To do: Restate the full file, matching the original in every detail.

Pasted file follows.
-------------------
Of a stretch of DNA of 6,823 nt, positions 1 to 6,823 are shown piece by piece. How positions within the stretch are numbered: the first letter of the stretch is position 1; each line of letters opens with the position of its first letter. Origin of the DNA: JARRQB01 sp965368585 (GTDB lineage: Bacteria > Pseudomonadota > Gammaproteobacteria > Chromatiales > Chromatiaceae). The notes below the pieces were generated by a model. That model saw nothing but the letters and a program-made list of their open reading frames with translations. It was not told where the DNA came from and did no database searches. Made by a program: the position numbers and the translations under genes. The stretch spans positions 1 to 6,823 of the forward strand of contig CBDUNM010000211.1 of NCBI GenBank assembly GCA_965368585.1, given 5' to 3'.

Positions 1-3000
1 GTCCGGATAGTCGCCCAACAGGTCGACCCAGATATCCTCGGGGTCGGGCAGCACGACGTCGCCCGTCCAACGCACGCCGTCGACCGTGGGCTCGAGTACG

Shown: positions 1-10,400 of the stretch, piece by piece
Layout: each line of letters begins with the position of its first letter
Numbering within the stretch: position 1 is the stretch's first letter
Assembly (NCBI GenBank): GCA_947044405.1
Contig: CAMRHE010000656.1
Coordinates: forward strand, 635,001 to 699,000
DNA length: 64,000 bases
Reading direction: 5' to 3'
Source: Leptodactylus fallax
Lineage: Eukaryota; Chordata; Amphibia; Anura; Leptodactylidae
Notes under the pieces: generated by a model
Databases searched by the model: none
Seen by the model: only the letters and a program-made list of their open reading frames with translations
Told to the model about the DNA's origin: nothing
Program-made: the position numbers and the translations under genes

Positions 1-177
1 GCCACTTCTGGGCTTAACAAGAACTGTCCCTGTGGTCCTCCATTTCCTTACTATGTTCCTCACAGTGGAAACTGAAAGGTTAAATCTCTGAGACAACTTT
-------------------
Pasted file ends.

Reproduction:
Of a stretch of DNA of 6,823 nt, positions 1 to 6,823 are shown piece by piece. How positions within the stretch are numbered: the first letter of the stretch is position 1; each line of letters opens with the position of its first letter. Origin of the DNA: JARRQB01 sp965368585 (GTDB lineage: Bacteria > Pseudomonadota > Gammaproteobacteria > Chromatiales > Chromatiaceae). The notes below the pieces were generated by a model. That model saw nothing but the letters and a program-made list of their open reading frames with translations. It was not told where the DNA came from and did no database searches. Made by a program: the position numbers and the translations under genes. The stretch spans positions 1 to 6,823 of the forward strand of contig CBDUNM010000211.1 of NCBI GenBank assembly GCA_965368585.1, given 5' to 3'.

Positions 1-3000
1 GTCCGGATAGTCGCCCAACAGGTCGACCCAGATATCCTCGGGGTCGGGCAGCACGACGTCGCCCGTCCAACGCACGCCGTCGACCGTGGGCTCGAGTACG

Shown: positions 1-10,400 of the stretch, piece by piece
Layout: each line of letters begins with the position of its first letter
Numbering within the stretch: position 1 is the stretch's first letter
Assembly (NCBI GenBank): GCA_947044405.1
Contig: CAMRHE010000656.1
Coordinates: forward strand, 635,001 to 699,000
DNA length: 64,000 bases
Reading direction: 5' to 3'
Source: Leptodactylus fallax
Lineage: Eukaryota; Chordata; Amphibia; Anura; Leptodactylidae
Notes under the pieces: generated by a model
Databases searched by the model: none
Seen by the model: only the letters and a program-made list of their open reading frames with translations
Told to the model about the DNA's origin: nothing
Program-made: the position numbers and the translations under genes

Positions 1-177
1 GCCACTTCTGGGCTTAACAAGAACTGTCCCTGTGGTCCTCCATTTCCTTACTATGTTCCTCACAGTGGAAACTGAAAGGTTAAATCTCTGAGACAACTTT